Landout Day at Fairfield (US Region 4 North)

The day dawned foggy and cloudy, so my plan for the day was to do some Micro-Castle maintenance, and to drive over the mountain to Waynesboro, Pa to physically inspect the area around the High Rock turnpoint.  This turnpoint is the entrance to the High Rock transition back to Fairfield, and I wanted to look at it personally before having to fly it for real.  Also, Google Earth shows an abandoned airport right at the base of the High Rock ridge, and I wanted to go walk that and see if it was still usable (it isn't).

Unfortunately, CD Erik Mann had other ideas.  Aided and abetted by weatherman Baud Litt, Erik saw a slight chance to get a short task in, and so he made us all assemble and grid.  As it turned out 'all' in this case meant a much-reduced fleet.  The entire 18m contingent turned out, but only one (Erik Nelson - 5E) FAI class ship reported for duty, and several Sports class ships (including KS) were missing from the festivities.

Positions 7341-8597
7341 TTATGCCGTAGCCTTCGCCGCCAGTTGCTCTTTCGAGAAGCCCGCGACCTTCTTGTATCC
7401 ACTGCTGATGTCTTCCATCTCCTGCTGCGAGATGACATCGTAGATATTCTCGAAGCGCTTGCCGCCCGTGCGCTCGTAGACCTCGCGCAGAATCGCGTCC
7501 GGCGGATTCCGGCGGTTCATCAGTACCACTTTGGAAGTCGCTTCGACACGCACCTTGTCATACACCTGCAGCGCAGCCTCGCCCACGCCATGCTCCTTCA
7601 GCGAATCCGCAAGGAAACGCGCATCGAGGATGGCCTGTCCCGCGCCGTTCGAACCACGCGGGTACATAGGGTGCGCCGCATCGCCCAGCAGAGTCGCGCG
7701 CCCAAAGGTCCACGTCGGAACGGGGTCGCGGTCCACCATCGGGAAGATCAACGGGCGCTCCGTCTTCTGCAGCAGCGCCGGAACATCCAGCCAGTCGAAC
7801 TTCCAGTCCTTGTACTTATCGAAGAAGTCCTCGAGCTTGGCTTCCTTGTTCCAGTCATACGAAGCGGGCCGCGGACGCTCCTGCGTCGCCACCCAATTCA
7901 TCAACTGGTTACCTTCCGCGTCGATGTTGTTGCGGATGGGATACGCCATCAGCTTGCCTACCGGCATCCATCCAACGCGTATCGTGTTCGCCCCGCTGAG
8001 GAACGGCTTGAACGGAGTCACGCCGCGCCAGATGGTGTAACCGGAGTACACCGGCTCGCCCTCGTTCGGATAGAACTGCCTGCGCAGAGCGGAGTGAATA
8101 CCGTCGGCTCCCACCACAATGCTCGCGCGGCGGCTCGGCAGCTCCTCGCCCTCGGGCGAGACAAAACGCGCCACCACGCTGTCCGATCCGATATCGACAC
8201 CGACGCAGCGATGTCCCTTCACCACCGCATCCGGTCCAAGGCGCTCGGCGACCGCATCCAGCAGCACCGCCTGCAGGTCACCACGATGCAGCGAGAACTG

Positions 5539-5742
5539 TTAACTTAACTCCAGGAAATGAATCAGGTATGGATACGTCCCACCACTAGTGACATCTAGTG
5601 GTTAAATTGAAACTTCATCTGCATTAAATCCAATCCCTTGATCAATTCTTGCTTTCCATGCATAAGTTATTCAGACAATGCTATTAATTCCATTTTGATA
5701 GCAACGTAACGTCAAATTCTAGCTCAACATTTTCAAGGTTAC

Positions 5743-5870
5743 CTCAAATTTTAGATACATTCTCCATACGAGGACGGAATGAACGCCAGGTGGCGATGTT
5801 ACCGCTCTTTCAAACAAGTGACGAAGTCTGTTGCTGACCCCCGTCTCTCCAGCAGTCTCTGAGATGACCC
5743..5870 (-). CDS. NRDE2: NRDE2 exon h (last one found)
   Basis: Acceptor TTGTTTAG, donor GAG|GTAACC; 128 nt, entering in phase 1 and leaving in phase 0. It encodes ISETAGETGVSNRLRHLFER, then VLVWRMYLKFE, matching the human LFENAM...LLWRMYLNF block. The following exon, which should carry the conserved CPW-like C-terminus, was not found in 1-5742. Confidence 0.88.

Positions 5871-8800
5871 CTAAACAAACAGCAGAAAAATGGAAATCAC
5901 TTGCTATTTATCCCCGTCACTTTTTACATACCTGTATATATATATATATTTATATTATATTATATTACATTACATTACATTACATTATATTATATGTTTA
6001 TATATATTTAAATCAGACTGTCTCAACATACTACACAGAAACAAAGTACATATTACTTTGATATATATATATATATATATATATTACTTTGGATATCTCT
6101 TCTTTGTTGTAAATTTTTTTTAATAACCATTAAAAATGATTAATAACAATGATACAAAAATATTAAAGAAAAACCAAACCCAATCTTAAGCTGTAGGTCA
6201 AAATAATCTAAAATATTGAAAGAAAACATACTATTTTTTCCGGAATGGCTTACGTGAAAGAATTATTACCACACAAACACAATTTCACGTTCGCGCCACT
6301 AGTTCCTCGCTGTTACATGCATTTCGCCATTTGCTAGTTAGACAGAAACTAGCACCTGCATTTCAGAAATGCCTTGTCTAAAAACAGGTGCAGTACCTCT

As the day progressed, sniffer Danny Brotto (P6) ground around with cloudbase about 2200'msl (1700' agl) and then relit, and then ground around at 2200' some more.  Cloudbase altitude slowly increased, and then around 1300 finally got to around 3000'.  The CD launched the entire FAI class (consisting entirely of 5E) to help Danny sniff, and then shortly thereafter launched the rest of the fleet.  With rain threatening from the west, and a high overcast threatening from the south, the gate was opened at about 1340 for all classes on a 1.5 hour TAT with 4 small circles.  Everybody left within ten minutes or so of gate opening, and not one glider made it around -everyone either landed out on course, or landed back at Fairfield.  The first turn circle was at Union Bridge again, and I tried - unsuccessfully - to make the Union Bridge cement plant/quarry work for me again.  There was some sun on the ground in that area, and I thought "How bad can it be, anyway?".  I didn't get anything on my first pass over the plant, so I tried the quarry with the same result.  Returning low to the pant, I could see a nice plume of smoke over the plant, and a flock of about 50-75 buzzards in the plume.  Unfortunately, the plume, the birds, (and ultimately me) went no higher than about 2300' msl - bummer!  Now I was stuck under an overcast with little hope of finding lift, so I headed north along the next course line, but edging a bit east to go over Greer airstrip, where I ultimately landed. As I headed toward Greer I was thankful that I had done my soaring area due-diligence work with Google Earth, because I knew that if Greer was still in my personal database, it was almost undoubtedly wide enough for an 18m ship.  When I got there at about 1000' agl, I could see it was plenty wide enough, was mowed, and even had a windsock!  The landing was uneventful, and because I had landed out so early, Chris Blanchi  (A2), one of the missing FAI class pilots (he had sustained some minor injuries in a stairway fall accident and didn't feel like flying) was able to retrieve me before the rains started.  Many of the other pilots weren't so fortunate, and wound up disassembling in the rain.